OSI General Manager Patrick Masson was one of the session's attendees, and he pushed back on that last point. There is too much "open-washing" these days, he said, but it does not come from the OSI. There is still only one Open Source Definition; the dilution of the term comes from others who use "open" to describe organizations, workflows, processes, and other things unrelated to software licensing. "We have open hardware and open data, but also 'open cola' and 'open beer.' That blurs over an important distinction. Not everything fits." [...] Among the other points raised during the session, attendees noted that it was important that the community distinguish between minting new project contributors and minting new free-software activists, and that it was important for projects to put a check on flamewar-style debates—particularly those that focus on dismissing certain technologies. It is easy for experienced developers to become attached to a language or framework, but there will always be new languages and projects popping up that are the entry points for new coders. Project members deriding language Y because it is not language X may only serve to tell newcomers that they are not welcome.
  • A discussion on combining CDDL and GPL code
    Within the context of an event dedicated to discussing free and open-source software (FOSS) legalities, such as the Free Software Legal & Licensing Workshop (LLW), the topic of conflicting licenses was bound to come up. The decision by Canonical to start shipping the ZFS filesystem with its Ubuntu server distribution back in February led to a discussion at LLW about distributing the kernel combined with ZFS. Discussions at LLW are held under the Chatham House Rule, which means that names and affiliations of participants are only available for those who have agreed to be identified. This year's LLW was held in Barcelona, April 13-15.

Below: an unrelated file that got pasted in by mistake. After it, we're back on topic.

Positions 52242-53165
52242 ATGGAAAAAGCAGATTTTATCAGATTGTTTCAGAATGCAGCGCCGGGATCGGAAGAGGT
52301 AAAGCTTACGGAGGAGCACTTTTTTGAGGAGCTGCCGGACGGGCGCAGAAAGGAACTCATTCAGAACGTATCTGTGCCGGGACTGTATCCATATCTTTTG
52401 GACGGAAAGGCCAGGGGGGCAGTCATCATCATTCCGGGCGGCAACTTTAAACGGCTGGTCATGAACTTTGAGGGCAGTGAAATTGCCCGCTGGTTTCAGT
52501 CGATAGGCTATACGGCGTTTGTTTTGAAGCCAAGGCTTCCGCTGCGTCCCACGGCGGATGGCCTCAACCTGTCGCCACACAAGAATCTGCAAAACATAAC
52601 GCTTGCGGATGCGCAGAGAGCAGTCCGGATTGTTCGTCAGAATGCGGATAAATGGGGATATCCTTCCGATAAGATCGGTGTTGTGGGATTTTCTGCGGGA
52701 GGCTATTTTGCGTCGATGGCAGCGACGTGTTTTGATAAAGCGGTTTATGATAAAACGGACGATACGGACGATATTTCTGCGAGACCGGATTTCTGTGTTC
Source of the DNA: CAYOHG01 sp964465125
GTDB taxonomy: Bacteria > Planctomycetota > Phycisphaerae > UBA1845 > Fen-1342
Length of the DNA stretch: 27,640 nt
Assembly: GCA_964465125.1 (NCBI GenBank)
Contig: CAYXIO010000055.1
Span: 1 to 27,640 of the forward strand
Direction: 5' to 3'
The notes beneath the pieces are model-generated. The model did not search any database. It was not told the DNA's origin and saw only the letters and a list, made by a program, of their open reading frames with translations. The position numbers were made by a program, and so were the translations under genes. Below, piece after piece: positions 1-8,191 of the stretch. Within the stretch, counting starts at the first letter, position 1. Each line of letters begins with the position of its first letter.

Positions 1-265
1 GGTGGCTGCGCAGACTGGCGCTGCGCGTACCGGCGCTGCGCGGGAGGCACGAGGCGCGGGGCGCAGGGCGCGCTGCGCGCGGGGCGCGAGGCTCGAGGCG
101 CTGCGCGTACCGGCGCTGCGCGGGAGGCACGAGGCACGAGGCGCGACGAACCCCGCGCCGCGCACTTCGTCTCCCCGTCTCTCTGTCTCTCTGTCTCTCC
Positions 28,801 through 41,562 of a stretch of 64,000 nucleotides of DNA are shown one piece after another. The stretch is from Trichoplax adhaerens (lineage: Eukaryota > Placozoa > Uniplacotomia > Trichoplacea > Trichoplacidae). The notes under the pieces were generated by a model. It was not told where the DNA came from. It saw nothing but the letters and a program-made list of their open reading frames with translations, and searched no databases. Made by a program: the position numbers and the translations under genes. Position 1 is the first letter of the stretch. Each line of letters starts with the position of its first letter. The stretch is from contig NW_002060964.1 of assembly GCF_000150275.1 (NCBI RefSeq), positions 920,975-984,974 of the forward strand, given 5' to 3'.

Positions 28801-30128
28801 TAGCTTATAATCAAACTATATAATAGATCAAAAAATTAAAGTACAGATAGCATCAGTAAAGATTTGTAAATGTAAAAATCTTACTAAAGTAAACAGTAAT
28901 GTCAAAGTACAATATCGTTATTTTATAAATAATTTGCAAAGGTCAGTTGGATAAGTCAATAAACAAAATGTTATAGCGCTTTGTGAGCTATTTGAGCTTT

• Mobile Age: using mobility and open data to include senior citizens in open government
    Helping older European people to be part of the open government process and encouraging their access to civic participation through mobility are the main goals of the Mobile Age project, launched last February.
  • All European scientific articles to be freely accessible by 2020
    And, according to the new Innovation Principle, new European legislation must take account of its impact on innovation. These are the main outcomes of the meeting of the Competitiveness Council in Brussels on 27 May.